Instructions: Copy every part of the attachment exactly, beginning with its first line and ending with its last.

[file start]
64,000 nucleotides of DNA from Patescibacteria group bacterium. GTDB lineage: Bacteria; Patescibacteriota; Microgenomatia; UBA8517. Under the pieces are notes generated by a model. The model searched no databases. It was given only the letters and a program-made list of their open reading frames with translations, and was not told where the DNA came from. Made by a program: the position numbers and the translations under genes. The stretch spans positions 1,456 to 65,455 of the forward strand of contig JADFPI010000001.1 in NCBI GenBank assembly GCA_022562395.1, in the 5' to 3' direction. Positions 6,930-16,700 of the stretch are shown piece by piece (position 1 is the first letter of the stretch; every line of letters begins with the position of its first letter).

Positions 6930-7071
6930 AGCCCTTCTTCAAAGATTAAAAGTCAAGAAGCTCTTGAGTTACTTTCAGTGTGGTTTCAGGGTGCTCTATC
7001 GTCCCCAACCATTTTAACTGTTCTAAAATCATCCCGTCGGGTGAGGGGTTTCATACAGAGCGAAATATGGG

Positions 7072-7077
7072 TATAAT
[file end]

64,000 nucleotides of DNA from Patescibacteria group bacterium. GTDB lineage: Bacteria; Patescibacteriota; Microgenomatia; UBA8517. Under the pieces are notes generated by a model. The model searched no databases. It was given only the letters and a program-made list of their open reading frames with translations, and was not told where the DNA came from. Made by a program: the position numbers and the translations under genes. The stretch spans positions 1,456 to 65,455 of the forward strand of contig JADFPI010000001.1 in NCBI GenBank assembly GCA_022562395.1, in the 5' to 3' direction. Positions 6,930-16,700 of the stretch are shown piece by piece (position 1 is the first letter of the stretch; every line of letters begins with the position of its first letter).

Positions 6930-7071
6930 AGCCCTTCTTCAAAGATTAAAAGTCAAGAAGCTCTTGAGTTACTTTCAGTGTGGTTTCAGGGTGCTCTATC
7001 GTCCCCAACCATTTTAACTGTTCTAAAATCATCCCGTCGGGTGAGGGGTTTCATACAGAGCGAAATATGGG

Positions 7072-7077
7072 TATAAT